Schools and Buildings: Why They Have Their Names


Elementary Schools

Abraham Lincoln 

Named for President Abraham Lincoln, it is the third district building to bear the late president’s name.  The first Lincoln School, built before the turn of the century, was burned down and replaced in the 1920’s. The building was later used as an administration building and the site at 4th and Q Streets today is named Lincoln Plaza.

Alice Birney 

Co-founder of the Parent Teacher movement, later PTA, along with Phoebe Hearst.

A.M. Winn 

General A.M. Winn was president of the City Council under Sacramento’s first city charter, elected 1849. He was founder of Sons of the Golden West.

Bowling Green

Named for subdivision.

Bret Harte

American writer who came to California in 1854. Served as US Consul to Prussia and Scotland, wrote “The Luck of Roaring Camp and other Sketches” and “Tales of Argonauts.”

Cesar E. Chavez

Labor leader who formed the United Farm Workers Union to improve working conditions for agricultural laborers.

Caleb Greenwood 

Trapper, pathfinder and early pioneer of the West.  Credited with bringing first wagons from east into state.

Camellia Basic

Named for City of Sacramento official flower.  Basic was added to the name in 1982.


The first Riverside School was annexed in 1911. The original Crocker was torn down and attendance area combined when Crocker/Riverside was built in 1975 on the Riverside site. Crocker was a dry goods dealer in charge of construction of the Central Pacific Railroad.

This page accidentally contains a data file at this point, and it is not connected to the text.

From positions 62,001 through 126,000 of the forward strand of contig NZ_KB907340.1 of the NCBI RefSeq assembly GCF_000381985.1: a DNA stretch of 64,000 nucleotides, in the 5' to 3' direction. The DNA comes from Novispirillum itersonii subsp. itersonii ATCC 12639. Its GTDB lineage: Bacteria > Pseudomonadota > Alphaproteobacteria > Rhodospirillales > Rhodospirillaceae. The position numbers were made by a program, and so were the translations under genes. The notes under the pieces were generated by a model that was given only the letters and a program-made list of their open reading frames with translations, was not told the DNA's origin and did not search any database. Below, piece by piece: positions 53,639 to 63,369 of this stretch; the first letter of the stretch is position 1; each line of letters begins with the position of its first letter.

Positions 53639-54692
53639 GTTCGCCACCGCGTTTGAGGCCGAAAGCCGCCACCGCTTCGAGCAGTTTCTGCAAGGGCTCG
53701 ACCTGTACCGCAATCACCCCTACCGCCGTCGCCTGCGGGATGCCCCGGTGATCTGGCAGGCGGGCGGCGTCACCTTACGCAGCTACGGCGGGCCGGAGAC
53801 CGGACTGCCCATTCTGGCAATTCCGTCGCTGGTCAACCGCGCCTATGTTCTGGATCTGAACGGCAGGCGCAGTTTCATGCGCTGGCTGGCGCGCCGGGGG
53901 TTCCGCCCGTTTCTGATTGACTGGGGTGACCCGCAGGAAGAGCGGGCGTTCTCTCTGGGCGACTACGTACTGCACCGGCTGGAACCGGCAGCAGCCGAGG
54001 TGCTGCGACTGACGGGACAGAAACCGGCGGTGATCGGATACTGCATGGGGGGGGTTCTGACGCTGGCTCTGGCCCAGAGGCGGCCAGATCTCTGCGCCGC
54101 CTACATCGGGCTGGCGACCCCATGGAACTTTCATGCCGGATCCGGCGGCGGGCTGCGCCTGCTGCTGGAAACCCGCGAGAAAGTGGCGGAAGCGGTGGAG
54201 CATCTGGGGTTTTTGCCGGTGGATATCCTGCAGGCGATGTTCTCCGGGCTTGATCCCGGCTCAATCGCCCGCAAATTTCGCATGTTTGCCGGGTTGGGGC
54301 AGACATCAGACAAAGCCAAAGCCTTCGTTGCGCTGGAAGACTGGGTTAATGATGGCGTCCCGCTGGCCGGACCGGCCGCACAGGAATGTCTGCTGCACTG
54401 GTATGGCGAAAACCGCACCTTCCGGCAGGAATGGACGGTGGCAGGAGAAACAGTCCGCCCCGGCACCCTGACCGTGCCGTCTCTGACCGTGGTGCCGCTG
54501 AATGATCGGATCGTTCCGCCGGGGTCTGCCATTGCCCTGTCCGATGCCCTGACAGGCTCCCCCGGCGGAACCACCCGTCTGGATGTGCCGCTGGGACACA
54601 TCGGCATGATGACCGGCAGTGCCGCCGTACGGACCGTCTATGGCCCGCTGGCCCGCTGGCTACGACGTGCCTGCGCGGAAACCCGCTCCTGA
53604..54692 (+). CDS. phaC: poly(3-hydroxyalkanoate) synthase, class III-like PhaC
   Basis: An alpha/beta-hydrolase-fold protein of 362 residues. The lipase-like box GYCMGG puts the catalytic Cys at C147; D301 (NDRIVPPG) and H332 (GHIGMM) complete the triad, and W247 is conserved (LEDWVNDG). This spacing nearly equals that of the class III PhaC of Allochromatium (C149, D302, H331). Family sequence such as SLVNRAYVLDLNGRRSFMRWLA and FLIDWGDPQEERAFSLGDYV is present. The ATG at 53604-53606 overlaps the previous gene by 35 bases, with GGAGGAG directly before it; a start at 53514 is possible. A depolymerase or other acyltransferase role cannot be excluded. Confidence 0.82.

David Lubin

A dry goods businessman, He was instrumental in forming an international institute of agriculture in 1910.

Earl Warren

Annexed in 1958. Named for former governor of California and former Chief Justice of the U.S. Supreme Court.

Edward Kemble

Editor of Sacramento’s first newspaper. In 1849 he published The Placer Times in Sacramento.  In 1859, was associate editor of The Sacramento Union.

Elder Creek

Annexed in 1958. Named for the creek which runs in the area.

Ethel I. Baker

Annexed in 1958. Named for superintendent of the Fruit Ridge District who served for 37 years.

Ethel Phillips 

Annexed in 1958. Named for 20-year teacher, principal and superintendent of the district.

Fr. Keith B. Kenny

Named for Catholic Priest who was pastor of Our Lady of Guadalupe Church.  He was an advocate for Spanish-speaking people, a strong supporter of United Farm Workers, and a confidant of Cesar Chavez.